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DerekSmith

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Re: Double loop knot recommendations....
« Reply #19 on: September 15, 2010, 06:22:14 PM »
Sorry Chad, I hate the use of acronyms and here I am using them like a seasoned Yank.

SP -- Standing Part - in this case I was referring to the line(s) going off to the 'bina(s).

BWL -- Bowline

MWK  -- Matthew Walker Knot

I will see if I can find a way to get you more detailed information.

Derek

knudeNoggin

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Re: Double loop knot recommendations....
« Reply #20 on: September 15, 2010, 06:57:32 PM »
knudeNoggin
You make good points about here being several non-redundant pieces in a climber's set-up (single rope, belay loop, belay carabiner, tie-in knot).  All of these pieces are very overbuild so as to not fail under normal use.  The cord that is often used for these lanyards, including the one pictured, is 7mm.  I've not had problems with the pictured lanyard but I also don't think it's completely kosher given the reduced load rating when compared to something like the belay loop (which I think are usually rated at 40kN).

The relevance of the load rating is to an expected load.  The lanyard can be
replaced if it gets worn, the belay loop is expected to endure longer, hence
its beefier nature.

Quote
I retied the pictured lanyard once I had it off of my harness.  It was not girth hitched to my harness but rather tied to it via the loop that was formed from the overhand knot.  I hope this makes sense.  This is why I can't tie whatever knot that I'll end up using on a bight.

One can tie a two-eyes knot through a ring (or a harness) in the bight.
E.g., a simple meeting of your criteria (beyond what I continue to say
meets it, the so-called "Bunny Ears 8") is tying a Fisherman's knot with
the bight; you can then finish by taking the independent ends out
through the bight-end of the knot (which finish now is clearly not in
the bight).

Quote
  The lanyard that is currently on my harness was tied with an Alpine Butteryfly.  That was a pain to tie not on a bight.

But that is because you have not realized that the knot can be tied
in the bight (i.e., as though the two ends were joined) in the usual
manner, and it will transform into the desired orientation with a little
coaxing -- legs of the eye become ends and vice versa, that sort of
transformation.  This is for the common knot, not a 2-eyes one, btw;
I have not investigated the latter for the property.

Quote
A figure eight double loop does not meet my criteria.  The loop comes undone with little resistance once the other loop is cut.

This statement I cannot understand; I can tie the knot and test it
with some force and see nothing to show me any coming undone,
and certainly not with "little resistance"!! ??  So, how badly are you
tying this knot or some pretence to it that you find your behavior?!

(I seem to recall some other climber's seeking of this questionable
ideal of redundancy to an even stricter demand than you make : he
wanted to guard against even the connecting strand of rope between
eyes being cut and leading to failure (it would take some skillful,
focused cutting to achieve this!).  And as I recall he found someone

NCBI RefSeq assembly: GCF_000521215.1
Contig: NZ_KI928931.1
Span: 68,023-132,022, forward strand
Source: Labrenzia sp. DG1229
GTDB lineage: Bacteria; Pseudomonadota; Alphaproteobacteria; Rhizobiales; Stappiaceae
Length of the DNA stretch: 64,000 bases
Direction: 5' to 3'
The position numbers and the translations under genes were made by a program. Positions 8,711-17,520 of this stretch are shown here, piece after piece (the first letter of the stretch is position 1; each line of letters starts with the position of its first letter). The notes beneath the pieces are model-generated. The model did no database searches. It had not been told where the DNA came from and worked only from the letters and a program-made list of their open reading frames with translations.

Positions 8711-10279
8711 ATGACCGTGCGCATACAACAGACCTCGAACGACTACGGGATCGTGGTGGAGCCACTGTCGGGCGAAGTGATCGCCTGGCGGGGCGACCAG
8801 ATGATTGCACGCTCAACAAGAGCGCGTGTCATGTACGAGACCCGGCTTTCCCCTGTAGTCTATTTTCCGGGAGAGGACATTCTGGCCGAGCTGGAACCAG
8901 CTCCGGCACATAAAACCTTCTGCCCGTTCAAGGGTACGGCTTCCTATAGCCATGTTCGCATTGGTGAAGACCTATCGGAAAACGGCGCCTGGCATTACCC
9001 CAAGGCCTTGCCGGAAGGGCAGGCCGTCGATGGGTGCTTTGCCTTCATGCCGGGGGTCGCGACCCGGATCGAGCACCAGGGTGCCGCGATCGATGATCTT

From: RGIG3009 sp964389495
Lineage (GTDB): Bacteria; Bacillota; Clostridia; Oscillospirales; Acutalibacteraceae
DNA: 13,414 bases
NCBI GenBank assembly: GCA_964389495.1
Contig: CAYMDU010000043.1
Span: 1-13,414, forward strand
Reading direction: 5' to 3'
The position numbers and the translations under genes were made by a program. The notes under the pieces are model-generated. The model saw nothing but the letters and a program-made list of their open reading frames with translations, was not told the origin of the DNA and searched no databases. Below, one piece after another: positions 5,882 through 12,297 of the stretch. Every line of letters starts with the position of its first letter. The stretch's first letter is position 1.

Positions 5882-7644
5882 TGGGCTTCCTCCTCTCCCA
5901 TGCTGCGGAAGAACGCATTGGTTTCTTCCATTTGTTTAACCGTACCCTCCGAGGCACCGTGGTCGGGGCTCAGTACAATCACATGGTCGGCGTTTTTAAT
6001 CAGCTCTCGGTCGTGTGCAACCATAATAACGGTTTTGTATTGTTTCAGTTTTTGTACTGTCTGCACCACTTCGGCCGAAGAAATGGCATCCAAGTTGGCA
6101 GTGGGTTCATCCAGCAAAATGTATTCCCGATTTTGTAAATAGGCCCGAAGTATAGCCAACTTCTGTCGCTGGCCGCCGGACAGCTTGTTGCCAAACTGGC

who had tested the Bunny Ears and got the failure as feared, but at
a rather high force (I think it was higher than top-roping would
provide to an anchor).  So, that is testing of a more demanding
criterion than yours and results that strongly support the Fig.8
staying tied with a cut eye.)


*knudeNoggin*

Mike

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Re: Double loop knot recommendations....
« Reply #21 on: September 16, 2010, 12:30:36 AM »
Chad, I'm not sure what it's called.   It is just 2 figure 8 in a bight.   I got it out of a climbing/rappelling book called "Life on a line"  It's a very good book and the ebook can be downloaded pretty cheap.

knot4u

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Re: Double loop knot recommendations....
« Reply #22 on: September 16, 2010, 02:16:28 AM »
I may not have a choice in the matter because I may not be able to figure out how to tie any of suggested knots not on a bight.  What is the term for this anyway?

It's called tying a loop by using an end (as opposed to tying a loop "on a bight").
« Last Edit: September 16, 2010, 02:24:19 AM by knot4u »

Transminator

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Re: Double loop knot recommendations....
« Reply #23 on: September 16, 2010, 08:17:21 AM »
I have 'borrowed' Dave's image and coloured the weakness in blue.



I grant you that I am talking principle rather than practice.


No, you haven't : the serious problem with this knot (among perhaps
some others) is that the side of that eye that you have NOT colored,
which connects to the LEFT SPart, will likely pull out if that SPart is
loaded alone (!!).  I became aware of such things in e.g. a bowline tied
fully with a bight, and hence in *principle* fully redundant:  but,
load one SPart that feeds into the unloaded (cut is worst case) eye,
and --wow-- in rather silky new 1/2" Sta-Set yachting double-braid
polyester (and I think I tried some other...) it slips disappointingly
quickly.  (It IS a great knot IF BOTH eyes are used qua one, and
then one has from this two independent legs to anchor.)

--dl*
====

I admit that the above picture looks a bit scary at first glance.
But when examining the mechanics closer, you find several points of friction
that explain the good test results of this knot.